Authors: Jennifer Fusco
Fighting For It
Going the Distance
The Hardest Hit
The Hardest Hit
Published by Berkley
An imprint of Penguin Random House LLC
375 Hudson Street, New York, New York 10014
Copyright Â© 2016 by Jennifer Fusco
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First Edition: September 2016
Cover art by [INFORMATION TO COME IN 1ST PASS]
Cover design by [INFORMATION TO COME IN 1ST PASS]
This is a work of fiction. Names, characters, places, and incidents either are the product of the author's imagination or are used fictitiously, and any resemblance to actual persons, living or dead, business establishments, events, or locales is entirely coincidental.
Boobs. Tittys. Breasts. Knockers. If Trevor Redding had seen one pair of double D's, he'd seen them all. He swallowed hard, trying to push down the wad of tuna fish sandwich he was chewing as Chantel streaked past on her way off the stage.
“Jesus Christ, Chantel, put some clothes on,” he said with his mouth full. He'd seen her naked more times than he could count, but he didn't react like most men who spied her in her birthday suit. He wanted her to cover her shit up. He wanted all the girls who worked at the Gentlemen's Club to wear a robe or something when they weren't onstage. Keeping the girls clothed made his job easier. Why didn't they understand that?
Chantel appeared in the tiny break room and posed, giving him a glimpse of everything her mama gave her. For the thousandth time. “What? It ain't nothing you haven't seen before.”
“You could say that again.” Inflection was absent from his voice. He gave a chuckle at his own joke.
Chantel spun around, twirling like a hippie on an acid trip, and left him alone in the break room.
“You working that move into your next performance?” he teased. He liked giving Chantel grief. If he'd had a sister, he imagined she'd be a lot like Chantel.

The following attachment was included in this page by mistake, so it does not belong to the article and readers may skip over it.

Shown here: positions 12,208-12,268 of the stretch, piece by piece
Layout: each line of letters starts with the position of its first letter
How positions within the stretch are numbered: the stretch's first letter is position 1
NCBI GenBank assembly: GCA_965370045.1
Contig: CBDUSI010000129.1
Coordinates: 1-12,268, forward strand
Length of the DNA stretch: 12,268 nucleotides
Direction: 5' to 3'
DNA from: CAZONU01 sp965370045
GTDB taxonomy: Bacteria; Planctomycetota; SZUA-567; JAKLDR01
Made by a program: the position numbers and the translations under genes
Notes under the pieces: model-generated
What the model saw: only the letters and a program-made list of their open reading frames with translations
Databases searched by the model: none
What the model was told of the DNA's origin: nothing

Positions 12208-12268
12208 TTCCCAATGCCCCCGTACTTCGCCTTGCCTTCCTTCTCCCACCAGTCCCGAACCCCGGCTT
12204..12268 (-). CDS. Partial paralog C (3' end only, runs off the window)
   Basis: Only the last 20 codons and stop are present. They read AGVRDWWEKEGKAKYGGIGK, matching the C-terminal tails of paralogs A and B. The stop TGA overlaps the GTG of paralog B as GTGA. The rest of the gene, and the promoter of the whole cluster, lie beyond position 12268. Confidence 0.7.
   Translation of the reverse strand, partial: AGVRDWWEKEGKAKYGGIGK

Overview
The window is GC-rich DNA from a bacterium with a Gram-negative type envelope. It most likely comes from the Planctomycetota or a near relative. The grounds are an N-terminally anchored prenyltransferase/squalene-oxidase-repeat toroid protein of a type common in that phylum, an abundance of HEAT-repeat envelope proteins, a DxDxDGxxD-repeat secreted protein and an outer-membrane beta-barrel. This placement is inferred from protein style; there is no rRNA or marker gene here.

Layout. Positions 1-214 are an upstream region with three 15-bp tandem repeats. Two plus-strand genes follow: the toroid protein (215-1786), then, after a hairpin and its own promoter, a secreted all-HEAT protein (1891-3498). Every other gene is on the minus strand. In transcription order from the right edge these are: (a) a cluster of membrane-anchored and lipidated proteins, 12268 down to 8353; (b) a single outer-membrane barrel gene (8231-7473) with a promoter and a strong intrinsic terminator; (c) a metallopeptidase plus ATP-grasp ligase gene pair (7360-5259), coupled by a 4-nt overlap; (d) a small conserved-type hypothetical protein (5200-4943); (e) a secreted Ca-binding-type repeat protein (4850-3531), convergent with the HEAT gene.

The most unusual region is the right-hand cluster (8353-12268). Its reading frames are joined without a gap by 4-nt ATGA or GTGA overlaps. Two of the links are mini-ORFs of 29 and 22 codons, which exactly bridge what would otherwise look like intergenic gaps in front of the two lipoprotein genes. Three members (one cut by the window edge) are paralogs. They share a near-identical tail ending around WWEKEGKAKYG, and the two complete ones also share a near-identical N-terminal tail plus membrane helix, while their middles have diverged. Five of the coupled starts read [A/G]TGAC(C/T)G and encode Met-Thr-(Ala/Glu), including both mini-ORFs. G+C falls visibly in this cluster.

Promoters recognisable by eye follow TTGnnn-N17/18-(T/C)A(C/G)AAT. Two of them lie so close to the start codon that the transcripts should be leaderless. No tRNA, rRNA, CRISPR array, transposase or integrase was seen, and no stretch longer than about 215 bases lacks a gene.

The next time she appeared in front of him she wore the short red silk robe he'd given her last Christmas. He dropped a lot of coin on all of them last year; Chantel, Brooke, Rocki, Charley, and Tammy. Not because he had to, but because he wanted to. They worked hard and they had to put up with more shit than they should. All the dancers deserved something nice.
“Nah, I'm just busting your balls. For a guy who loves us as much as you do, you sure get uptight when we're not dressed backstage.”
The next bite of the sandwich found its way down his esophagus. “That's not the point. This place may be named The Gentlemen's Club, but there's not a damn gentleman in the place. If one of them gets an offstage peek, chances are they'll be coming back here and I'm going to have to knock somebody out.” He put up his hands and threw a right hook, his sandwich still tight in his grasp.
“Yeah, fight him with food. That'll do it.” Chantel gave him her distinctive eye roll.
He overstuffed his mouth and chewed with cheeks as big as a chipmunk. Chantel dropped her fake attitude and laughed.
“You are so goofy. Besides, that hasn't happened in six months, not since Brooke broke up with Eddie and he walked back here to ask her to come home.”